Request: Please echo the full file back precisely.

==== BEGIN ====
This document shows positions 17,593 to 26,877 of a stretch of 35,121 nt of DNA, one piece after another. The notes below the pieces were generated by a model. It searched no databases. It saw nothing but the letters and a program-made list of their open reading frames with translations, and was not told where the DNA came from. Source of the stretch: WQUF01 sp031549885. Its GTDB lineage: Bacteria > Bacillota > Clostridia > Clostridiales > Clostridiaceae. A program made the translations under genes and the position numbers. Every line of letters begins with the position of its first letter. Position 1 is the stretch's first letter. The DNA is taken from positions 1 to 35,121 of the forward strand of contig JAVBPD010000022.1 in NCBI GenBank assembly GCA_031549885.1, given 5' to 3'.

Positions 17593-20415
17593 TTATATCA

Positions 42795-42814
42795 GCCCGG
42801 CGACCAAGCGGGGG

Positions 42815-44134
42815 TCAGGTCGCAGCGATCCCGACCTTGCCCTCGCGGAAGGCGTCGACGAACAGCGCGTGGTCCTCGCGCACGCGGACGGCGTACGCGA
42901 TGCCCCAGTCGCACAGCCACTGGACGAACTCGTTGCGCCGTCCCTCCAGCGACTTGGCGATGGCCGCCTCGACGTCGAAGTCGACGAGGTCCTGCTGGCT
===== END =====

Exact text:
This document shows positions 17,593 to 26,877 of a stretch of 35,121 nt of DNA, one piece after another. The notes below the pieces were generated by a model. It searched no databases. It saw nothing but the letters and a program-made list of their open reading frames with translations, and was not told where the DNA came from. Source of the stretch: WQUF01 sp031549885. Its GTDB lineage: Bacteria > Bacillota > Clostridia > Clostridiales > Clostridiaceae. A program made the translations under genes and the position numbers. Every line of letters begins with the position of its first letter. Position 1 is the stretch's first letter. The DNA is taken from positions 1 to 35,121 of the forward strand of contig JAVBPD010000022.1 in NCBI GenBank assembly GCA_031549885.1, given 5' to 3'.

Positions 17593-20415
17593 TTATATCA

Positions 42795-42814
42795 GCCCGG
42801 CGACCAAGCGGGGG

Positions 42815-44134
42815 TCAGGTCGCAGCGATCCCGACCTTGCCCTCGCGGAAGGCGTCGACGAACAGCGCGTGGTCCTCGCGCACGCGGACGGCGTACGCGA
42901 TGCCCCAGTCGCACAGCCACTGGACGAACTCGTTGCGCCGTCCCTCCAGCGACTTGGCGATGGCCGCCTCGACGTCGAAGTCGACGAGGTCCTGCTGGCT